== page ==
Registered: 02/11/08
Posts: 3539
Loc: Chocolatetown, USA
 Quote:
Originally posted by OldFingers:
JF:

When I played this piece for my teacher this week I did not flatten the LH D, and I did not get my knuckles rapped. Since my teacher is very picky about my playing the notes exactly as written, I can only infer that the rule is not to apply the flat to a staff other than the one in which it was written. But don't quote me, it's only an inference.

BTW, I have been at this piece for a week now and still have difficulty getting through measures 6-8. I've played it a thousand times, but it is still not smooth.

OldFingers - thanks for the confirmation on the flattening of the D question in "Ballin'" - I suspected this was the case but needed a 2nd opinion. JF (P.s., did you get my private message about "No Other Love"?)

[/b]
_________________________
Every difficulty slurred over will be a ghost to disturb your repose later on. Frederic Chopin

As good at piano as I am at golf - very high handicap!

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#991479 - 02/28/08 06:59 AM Re: Alfred's Basic and All in One Adult Piano Course Book #2
Oxfords Gal Offline
1000 Post Club Member

Registered: 11/21/06
Posts: 1553
Loc: Jacksonville, Florida
Yay Mark, book 3. weeeeeeeee

Jf, he he too funny on quote remark. \:D
_________________________
Fuzzy Wuzzy was a bear, Fuzzy Wuzzy had no hair.>>> Herman Munster

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#991480 - 02/28/08 10:01 AM Re: Alfred's Basic and All in One Adult Piano Course Book #2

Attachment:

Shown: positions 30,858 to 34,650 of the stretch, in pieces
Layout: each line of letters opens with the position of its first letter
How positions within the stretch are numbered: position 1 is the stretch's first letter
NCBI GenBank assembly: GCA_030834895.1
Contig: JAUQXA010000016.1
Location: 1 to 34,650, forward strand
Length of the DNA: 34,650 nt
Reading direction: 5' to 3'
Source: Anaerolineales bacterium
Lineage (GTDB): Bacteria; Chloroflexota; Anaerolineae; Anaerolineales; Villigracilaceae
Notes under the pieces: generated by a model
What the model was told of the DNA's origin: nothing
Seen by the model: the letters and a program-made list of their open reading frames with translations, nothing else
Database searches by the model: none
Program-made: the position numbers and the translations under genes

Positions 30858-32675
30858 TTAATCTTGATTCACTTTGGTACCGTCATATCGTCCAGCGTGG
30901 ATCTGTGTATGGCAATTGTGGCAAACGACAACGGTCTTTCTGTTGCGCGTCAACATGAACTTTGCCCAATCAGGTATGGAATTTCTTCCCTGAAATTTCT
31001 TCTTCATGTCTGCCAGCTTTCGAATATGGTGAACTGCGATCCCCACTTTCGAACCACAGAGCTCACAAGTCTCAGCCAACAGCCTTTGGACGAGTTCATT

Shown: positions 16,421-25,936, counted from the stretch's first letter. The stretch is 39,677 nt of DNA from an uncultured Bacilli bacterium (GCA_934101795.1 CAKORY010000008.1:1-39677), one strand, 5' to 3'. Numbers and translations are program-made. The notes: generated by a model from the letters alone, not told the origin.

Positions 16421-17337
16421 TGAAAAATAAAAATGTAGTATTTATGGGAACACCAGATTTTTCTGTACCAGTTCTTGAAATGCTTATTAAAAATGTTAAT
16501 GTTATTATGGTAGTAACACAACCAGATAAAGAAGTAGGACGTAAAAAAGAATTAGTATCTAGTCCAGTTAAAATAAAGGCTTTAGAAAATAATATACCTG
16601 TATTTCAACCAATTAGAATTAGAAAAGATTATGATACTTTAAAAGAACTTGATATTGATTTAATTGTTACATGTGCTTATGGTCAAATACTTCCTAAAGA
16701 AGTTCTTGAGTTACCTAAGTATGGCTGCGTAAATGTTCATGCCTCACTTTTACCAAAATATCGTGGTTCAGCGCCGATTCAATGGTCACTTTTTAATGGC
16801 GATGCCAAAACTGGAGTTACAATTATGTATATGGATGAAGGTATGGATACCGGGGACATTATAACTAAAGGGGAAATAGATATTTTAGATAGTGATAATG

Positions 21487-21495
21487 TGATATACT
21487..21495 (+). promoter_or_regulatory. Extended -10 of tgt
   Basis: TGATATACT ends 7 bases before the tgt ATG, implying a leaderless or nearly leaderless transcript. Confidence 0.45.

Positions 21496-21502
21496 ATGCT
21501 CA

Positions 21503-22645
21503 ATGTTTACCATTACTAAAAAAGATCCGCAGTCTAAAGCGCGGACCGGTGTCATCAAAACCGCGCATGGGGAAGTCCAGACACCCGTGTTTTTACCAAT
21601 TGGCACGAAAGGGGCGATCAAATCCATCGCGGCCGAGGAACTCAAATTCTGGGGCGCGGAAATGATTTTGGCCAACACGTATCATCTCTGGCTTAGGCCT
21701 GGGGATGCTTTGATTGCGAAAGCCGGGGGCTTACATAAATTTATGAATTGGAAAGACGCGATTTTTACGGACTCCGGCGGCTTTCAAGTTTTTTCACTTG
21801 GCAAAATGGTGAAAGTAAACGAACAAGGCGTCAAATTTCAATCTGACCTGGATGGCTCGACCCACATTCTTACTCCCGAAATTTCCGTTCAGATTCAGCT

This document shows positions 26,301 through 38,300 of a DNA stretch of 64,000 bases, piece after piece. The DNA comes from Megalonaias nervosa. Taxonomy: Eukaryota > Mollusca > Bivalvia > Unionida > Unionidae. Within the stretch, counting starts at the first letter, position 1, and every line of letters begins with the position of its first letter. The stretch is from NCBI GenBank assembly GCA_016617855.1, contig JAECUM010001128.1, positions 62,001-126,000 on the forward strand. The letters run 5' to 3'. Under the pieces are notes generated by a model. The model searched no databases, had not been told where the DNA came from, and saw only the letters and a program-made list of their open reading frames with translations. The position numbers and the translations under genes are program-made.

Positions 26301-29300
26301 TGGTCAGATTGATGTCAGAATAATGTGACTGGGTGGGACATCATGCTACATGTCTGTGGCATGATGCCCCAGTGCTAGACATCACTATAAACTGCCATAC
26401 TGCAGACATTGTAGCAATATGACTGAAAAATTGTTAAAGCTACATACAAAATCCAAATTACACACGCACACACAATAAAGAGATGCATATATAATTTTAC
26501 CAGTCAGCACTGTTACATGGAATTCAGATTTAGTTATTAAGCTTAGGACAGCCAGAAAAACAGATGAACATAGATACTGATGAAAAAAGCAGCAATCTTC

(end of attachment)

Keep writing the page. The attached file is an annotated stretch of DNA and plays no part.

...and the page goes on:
IrishMak Offline
1000 Post Club Member

Registered: 01/20/06
Posts: 1614
Loc: New Hampshire, USA
 Quote:
Originally posted by Mark...:
Working on Canon in D and cleaning up some other pieces in book 2. Tomorrow at my lesson I start book 3... \:\) [/b]
Yay! Someone else on Book 3! Are you using the All in One edition?
_________________________
-Mak

1889 Mason & Hamlin screwstringer upright
Kawai MP-4 digital

---------------------------
When life hands you lemons, throw them back and add some of your own. Stupid life.

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#991481 - 02/28/08 10:16 AM Re: Alfred's Basic and All in One Adult Piano Course Book #2
Always Wanted to Play Piano Offline
500 Post Club Member

Registered: 01/22/08
Posts: 674
Loc: Chicago
 Quote:
Originally posted by IrishMak:
 Quote:
Originally posted by Mark...:
Working on Canon in D and cleaning up some other pieces in book 2. Tomorrow at my lesson I start book 3... \:\) [/b]
Yay! Someone else on Book 3! Are you using the All in One edition? [/b]
We Freshmen are going to be expecting you rising seniors to start updating that Alfred's Book Three thread. It's been pretty dormant.

(I'll need to reference your discussions, some day, I am sure.)
_________________________

Casio Ap-200
Almost midway thru Alfred's All-In-One Book Two
Blogging my family's piano learning experiences: http://aw2pp.blogspot.com/